2005 Conference - The Continental ReformationDeep in History

Calvin and the Radical Reformation – Dr. Kenneth Howell

April 5, 2016 No Comments

Dr. Kenneth Howell, former Presbyterian pastor, university professor, and author, gives an understanding of John Calvin and the part he played in the Reformation. Calvin, who may have been more influential than Martin Luther, believed that it was not he who was leaving the one, holy, catholic, and apostolic Church, but that the “Romanists” (i.e. Catholics) already had. Dr. Howell delves into the history and theology of Calvin and Calvinist spirit.

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Study Questions:

-Calvin wanted to bring Christianity back to it’s Christian “roots” in the Early Church, back to what he called “the
simple Gospel.” What is Howell’s response to Calvin’s method?

-Howell enumerates four tones of Cardinal Jacopo Sadoleto’s letter to John Calvin in Geneva. How could the cardinal’s tones be applied to evangelizing those outside the Catholic Church today?

-Howell stated, “Nothing should be more distasteful than someone introducing into Christianity something that Christ has not taught.” What do you think about this statement?

-What does Cardinal Sadoleto say in his letter to John Calvin about “faith alone”? What does the Latin word habitus mean in terms of salvation?

-What are the differences between Catholic and Calvinist views on justification and works? What is the difference between justification and sanctification? How does the Catholic Church respond to this?

-Howell believes that one of Calvin’s biggest mistakes was that he began to look at the Fathers of the Church selectively. What does it mean to “selectively” look at historical data?

-Why does Howell say that all of Calvinism can be summed up in the spirit of Iconoclasm?


Renaissance humanism: The term generally applied to the predominant social philosophy and intellectual and literary currents of the period from 1400 to 1650. The return to favor of the pagan classics of antiquity stimulated the philosophy of secularism, the appreciation of worldly pleasures, and above all intensified the assertion of personal independence and individual expression.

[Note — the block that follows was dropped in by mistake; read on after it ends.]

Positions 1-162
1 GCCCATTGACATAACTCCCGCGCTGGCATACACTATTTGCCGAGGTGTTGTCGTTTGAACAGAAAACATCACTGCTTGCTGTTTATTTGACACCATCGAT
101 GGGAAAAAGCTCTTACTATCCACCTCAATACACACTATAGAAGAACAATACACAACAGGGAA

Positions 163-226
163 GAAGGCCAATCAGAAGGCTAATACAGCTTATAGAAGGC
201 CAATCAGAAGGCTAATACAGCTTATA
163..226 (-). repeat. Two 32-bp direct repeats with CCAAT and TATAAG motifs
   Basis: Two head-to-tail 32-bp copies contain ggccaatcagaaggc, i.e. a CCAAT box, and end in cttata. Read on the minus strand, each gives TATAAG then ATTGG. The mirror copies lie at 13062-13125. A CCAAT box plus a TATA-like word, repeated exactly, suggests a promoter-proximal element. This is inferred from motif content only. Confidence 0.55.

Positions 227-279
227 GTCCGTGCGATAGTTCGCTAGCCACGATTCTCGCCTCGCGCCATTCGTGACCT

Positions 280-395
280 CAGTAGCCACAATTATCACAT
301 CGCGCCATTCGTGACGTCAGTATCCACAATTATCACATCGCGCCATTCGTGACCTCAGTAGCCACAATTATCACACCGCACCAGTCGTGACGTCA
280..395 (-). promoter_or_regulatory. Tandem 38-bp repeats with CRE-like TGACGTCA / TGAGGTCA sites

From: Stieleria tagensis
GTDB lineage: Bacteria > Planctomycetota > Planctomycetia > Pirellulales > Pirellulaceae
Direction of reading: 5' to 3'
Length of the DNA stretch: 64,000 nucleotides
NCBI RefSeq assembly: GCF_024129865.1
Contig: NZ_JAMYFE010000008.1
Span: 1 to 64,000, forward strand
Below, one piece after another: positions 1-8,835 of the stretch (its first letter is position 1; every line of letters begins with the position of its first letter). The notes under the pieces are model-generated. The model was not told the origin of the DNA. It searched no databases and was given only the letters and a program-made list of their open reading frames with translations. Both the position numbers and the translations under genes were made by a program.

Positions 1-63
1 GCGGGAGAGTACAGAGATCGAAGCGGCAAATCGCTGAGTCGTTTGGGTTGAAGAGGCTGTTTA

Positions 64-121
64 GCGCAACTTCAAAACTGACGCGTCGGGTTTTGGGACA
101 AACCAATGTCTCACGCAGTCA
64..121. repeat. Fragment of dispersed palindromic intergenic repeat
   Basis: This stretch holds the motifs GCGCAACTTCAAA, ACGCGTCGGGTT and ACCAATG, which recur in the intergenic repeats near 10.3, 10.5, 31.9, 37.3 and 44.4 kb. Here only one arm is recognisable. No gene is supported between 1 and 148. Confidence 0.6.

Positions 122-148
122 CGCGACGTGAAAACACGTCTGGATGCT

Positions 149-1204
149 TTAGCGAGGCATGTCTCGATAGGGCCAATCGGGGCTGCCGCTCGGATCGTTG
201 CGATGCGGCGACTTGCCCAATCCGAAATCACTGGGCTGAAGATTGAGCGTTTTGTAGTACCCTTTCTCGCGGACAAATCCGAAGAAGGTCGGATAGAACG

Cardinal Jacopo Sadoleto: A well-educated and faithful servant of the papacy in many negotiations under successive
popes, especially as a peacemaker, his major aim was to win back the Protestants by peaceful persuasion and by putting Catholic doctrine in a conciliatory form, famously writing to the people of John Calvin’s Geneva, urging them to return to the Catholic faith.

Early Church Fathers: A title that gradually came to be applied to Christianity’s earliest teachers, who in the period of the Church’s infancy and first growth, instructed her members in the teaching of Jesus Christ and that teaching which He very specifically had given to His Apostles. An Early Church Father must be of must be of orthodox doctrine and learning, living a saintly life, and having a certain antiquity (usually, prior to the Council of Chalcedon, 451).

Iconoclasm: “Image-breaking”; the heresy against the veneration of images that, in the 8th and 9th centuries, disturbed the peace of the Eastern Church and later the Frankish kingdom to the west.


  • Dr. Kenneth Howell’s written conversion story
  • Dr. Howell’s Journey Home Program episodes  1 | 2 | 3  | 4
  • Dr. Howell’s books  Clement of Rome & the Didache | Ignatius of Antioch & Polycarp of Smyrna | Something Greater Is Here (memoirs)
  • Grant, Edward. The Foundations of Modern Science in the Middle Ages: Their Religious, Institutional and Intellectual Contexts
  • Grant, Edward. Science and Religion, 400 B.C. to A.D. 1550: From Aristotle to Copernicus
  • Grant, Edward. God and Reason in the Middle Ages
  • Grant, Edward. A History of Natural Philosophy: From the Ancient World to the Nineteenth Century
  • John Paul II, Pope. Ut Unum Sint
  • Ray, John. The Wisdom of God Manifested in the Works of Creation
  • Sungenis, Robert. Not by Faith Alone: A Biblical Study of the Catholic Doctrine of Justification